With tight profit margins, and other issues affecting farm profitability, some producers that use iLeVO for helping manage sudden death syndrome (SDS) of soybeans have decided to skip including base fungicide treatments in an effort to save money, according to the University of Illinois Extension.
Most Midwest producers are behind in getting corn and soybeans into the ground this year as a result of persistent rains and cool temperatures. The University of Illinois takes a look at what this might mean for some of the common field crop diseases.
In search of higher yields, many producers aim to plant soybeans early in the season. When considering this practice, there are two diseases to be mindful of: Sudden death syndrome (SDS) and Pythium root rot (PRR).
Simply planting SCN varieties said to be resistant is no longer an effective solution to the problem, and areas with high levels of both SDS and SCN need to managed simultaneously, says Purdue University Extension.
No-tiller David Groff from Cedar Meadow Farm in Holtwood, Pa., talks about the farm’s experience this year no-tilling hemp and the cover-crop mix and fertility plan they followed during the growing season.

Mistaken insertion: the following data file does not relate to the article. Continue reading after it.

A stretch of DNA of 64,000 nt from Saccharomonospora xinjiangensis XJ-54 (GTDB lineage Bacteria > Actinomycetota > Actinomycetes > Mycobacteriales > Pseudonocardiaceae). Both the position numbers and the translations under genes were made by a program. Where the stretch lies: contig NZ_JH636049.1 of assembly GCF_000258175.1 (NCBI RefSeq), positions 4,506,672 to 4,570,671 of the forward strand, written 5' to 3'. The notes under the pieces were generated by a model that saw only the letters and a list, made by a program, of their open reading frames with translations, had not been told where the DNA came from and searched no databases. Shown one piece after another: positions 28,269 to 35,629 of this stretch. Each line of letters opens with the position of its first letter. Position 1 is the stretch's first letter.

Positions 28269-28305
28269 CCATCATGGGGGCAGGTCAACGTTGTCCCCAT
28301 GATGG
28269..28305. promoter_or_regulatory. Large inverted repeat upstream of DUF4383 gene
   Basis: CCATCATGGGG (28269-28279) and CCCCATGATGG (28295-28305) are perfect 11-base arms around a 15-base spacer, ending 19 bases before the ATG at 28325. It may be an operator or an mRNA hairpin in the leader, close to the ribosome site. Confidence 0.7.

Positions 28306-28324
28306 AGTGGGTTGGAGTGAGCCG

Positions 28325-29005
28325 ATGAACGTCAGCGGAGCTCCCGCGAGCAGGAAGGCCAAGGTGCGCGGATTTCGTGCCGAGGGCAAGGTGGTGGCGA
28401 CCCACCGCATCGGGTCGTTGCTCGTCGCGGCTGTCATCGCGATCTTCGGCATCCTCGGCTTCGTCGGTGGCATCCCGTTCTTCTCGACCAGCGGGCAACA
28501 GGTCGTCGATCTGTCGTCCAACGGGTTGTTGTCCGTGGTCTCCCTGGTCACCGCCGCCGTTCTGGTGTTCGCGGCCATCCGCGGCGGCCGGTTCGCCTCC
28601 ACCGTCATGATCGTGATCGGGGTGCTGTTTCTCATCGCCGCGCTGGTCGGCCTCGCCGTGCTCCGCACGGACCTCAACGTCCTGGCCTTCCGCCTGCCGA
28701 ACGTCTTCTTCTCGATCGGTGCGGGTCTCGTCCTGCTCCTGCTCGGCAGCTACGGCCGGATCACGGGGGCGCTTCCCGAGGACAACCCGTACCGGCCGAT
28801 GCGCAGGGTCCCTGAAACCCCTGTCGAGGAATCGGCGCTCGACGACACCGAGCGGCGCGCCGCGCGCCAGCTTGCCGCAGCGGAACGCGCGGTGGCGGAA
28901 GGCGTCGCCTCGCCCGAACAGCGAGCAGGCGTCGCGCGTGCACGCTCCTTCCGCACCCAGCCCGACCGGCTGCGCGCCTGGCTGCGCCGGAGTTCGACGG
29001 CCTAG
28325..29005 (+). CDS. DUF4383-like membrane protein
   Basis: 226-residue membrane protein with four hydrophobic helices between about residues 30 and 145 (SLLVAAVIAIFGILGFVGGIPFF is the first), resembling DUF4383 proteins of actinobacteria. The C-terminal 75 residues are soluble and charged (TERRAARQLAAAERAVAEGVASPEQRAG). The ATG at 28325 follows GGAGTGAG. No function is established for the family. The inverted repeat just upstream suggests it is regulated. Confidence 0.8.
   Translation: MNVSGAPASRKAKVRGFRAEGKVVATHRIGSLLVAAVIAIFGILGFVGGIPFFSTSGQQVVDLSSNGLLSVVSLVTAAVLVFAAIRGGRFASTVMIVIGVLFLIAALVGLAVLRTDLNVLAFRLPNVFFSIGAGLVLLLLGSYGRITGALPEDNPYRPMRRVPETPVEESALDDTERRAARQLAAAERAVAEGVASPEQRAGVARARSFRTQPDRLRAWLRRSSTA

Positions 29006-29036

Attend the 2020: Vision and Beyond Symposium to hear from leaders in regenerative agriculture and producers about their experience implementing on intercropping, no-till equipment, soil health testing, winter grazing, and more.
Finding solutions to the problems farmers face is what inspired Harry and Etta Yetter to open a small machine shop in west central Illinois in the 1930s. Today, four generations later, Yetter continues the tradition of solving agricultural problems to meet the needs of producers all over the world.
Needham Ag understands the role of technology in making better use of limited resources within a specific environment by drawing on a wealth of global experience to overcome the challenges facing today's farmers, manufacturers and dealers.